by BRENT BENSON
On Thursday, March 20 the MassINC Polling Group released a new poll of the Massachusetts Governor's race commissioned by WBUR. While WBUR led with Attorney General Martha Coakley maintaining a large lead in the race, the most important aspect of the poll—the continuing low name recognition of the non-Coakley candidates—was only covered in passing in comments by pollster Steve Koczela in the on-air interview.
In fact, the performance of the Democratic candidates on the Democratic Primary ballot test is defined, and drastically limited, by low name recognition, as the following charts and graph will show. These early polls give us very little information about how these candidates will fair in the September primary or November general election after voters begin to pay attention to the race and get to know and differentiate between the top-tier candidates.
The key number is the 75% of respondents that have an opinion of Martha Coakley, which is the driver for her performance in the primary ballot test against the other Democrats, and in her 41% to 26% lead over Charlie Baker in the general election ballot test. Charlie Baker and Steve Grossman are the next closest candidates with 44% and 29% respectively. The remaining candidates are largely unknown to Massachusetts voters.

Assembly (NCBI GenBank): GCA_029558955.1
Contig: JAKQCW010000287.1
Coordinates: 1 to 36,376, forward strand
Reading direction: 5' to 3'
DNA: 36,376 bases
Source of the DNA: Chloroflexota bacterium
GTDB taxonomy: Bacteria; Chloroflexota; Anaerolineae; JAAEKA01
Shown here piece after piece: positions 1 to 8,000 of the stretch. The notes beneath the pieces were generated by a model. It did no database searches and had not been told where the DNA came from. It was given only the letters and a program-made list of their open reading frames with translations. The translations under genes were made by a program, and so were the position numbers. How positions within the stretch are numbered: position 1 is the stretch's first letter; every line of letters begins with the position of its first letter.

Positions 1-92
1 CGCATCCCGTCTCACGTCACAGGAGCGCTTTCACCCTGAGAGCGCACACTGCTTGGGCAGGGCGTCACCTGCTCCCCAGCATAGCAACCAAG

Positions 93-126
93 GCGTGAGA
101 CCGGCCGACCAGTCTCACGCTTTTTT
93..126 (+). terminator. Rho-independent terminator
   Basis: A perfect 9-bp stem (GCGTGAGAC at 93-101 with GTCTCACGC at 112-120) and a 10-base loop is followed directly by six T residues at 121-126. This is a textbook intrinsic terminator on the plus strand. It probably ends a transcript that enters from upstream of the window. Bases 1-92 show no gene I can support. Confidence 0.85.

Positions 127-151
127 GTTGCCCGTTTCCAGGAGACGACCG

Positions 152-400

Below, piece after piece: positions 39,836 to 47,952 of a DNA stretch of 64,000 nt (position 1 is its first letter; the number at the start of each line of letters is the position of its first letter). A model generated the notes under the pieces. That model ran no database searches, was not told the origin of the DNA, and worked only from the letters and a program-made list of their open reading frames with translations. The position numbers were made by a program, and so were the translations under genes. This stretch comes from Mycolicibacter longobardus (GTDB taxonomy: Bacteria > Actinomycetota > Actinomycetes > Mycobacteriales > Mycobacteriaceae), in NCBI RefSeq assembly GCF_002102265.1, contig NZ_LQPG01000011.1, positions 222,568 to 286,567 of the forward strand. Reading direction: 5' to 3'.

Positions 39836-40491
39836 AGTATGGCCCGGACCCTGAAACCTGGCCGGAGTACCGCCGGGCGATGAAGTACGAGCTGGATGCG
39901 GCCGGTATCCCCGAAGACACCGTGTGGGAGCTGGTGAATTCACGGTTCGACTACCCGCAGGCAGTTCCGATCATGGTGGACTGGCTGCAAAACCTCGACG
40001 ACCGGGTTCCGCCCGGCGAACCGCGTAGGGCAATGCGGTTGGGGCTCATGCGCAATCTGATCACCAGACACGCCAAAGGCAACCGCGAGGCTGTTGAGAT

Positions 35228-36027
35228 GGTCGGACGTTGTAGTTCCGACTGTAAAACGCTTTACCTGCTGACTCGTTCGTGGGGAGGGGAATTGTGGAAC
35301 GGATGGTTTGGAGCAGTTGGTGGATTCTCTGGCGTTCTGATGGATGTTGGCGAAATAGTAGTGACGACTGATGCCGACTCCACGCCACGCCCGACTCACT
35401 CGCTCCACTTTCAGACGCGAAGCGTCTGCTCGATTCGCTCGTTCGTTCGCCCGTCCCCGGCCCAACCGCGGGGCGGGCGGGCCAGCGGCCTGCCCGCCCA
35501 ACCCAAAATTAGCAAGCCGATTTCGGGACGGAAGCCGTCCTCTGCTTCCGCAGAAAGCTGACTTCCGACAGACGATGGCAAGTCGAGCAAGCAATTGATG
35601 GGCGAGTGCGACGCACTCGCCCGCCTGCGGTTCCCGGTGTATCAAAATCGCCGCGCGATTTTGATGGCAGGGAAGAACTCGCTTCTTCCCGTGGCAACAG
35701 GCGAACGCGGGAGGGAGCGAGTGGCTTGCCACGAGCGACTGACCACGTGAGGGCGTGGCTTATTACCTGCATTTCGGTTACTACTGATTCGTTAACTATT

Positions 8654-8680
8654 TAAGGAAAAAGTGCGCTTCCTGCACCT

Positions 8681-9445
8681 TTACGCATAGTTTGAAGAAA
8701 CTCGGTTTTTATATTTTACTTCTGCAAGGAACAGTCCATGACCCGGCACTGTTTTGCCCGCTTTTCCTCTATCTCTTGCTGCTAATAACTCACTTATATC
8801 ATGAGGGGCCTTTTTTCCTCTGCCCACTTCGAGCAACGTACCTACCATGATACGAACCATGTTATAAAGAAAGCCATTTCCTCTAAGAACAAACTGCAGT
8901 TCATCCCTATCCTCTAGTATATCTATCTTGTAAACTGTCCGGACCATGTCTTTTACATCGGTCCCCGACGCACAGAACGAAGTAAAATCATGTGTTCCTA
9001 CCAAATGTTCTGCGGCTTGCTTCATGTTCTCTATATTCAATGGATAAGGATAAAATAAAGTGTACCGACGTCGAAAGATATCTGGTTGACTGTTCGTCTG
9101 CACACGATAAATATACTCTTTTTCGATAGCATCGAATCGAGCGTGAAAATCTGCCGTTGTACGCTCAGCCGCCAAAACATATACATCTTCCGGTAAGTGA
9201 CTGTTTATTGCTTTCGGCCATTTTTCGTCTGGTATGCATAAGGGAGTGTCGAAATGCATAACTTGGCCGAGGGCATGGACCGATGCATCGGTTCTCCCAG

The next chart shows the share of the respondents that said they would vote for each of the candidates in the Democratic primary.
There is a strong correlation between the Democratic Primary ballot test percentages and the Has opinion column in the name recognition chart. A linear regression between the ballot test percentage and the name recognition percentage shows the strength of this relationship. While the amount of data is small, you would expect candidates to be well above or below the line if they were over- or under-performing within the pool of voters who knew them.
Martha Coakley's name recognition, combined with her favorable/unfavorable numbers are a positive sign for her prospects in the fall elections, and at some point low name recognition will be a problem for the lesser-known candidates. However, history points towards an tightening of the race as candidates who build statewide organizations have an opportunity to make their case to the voters when the election moves into its next stage and voters are actually paying attention.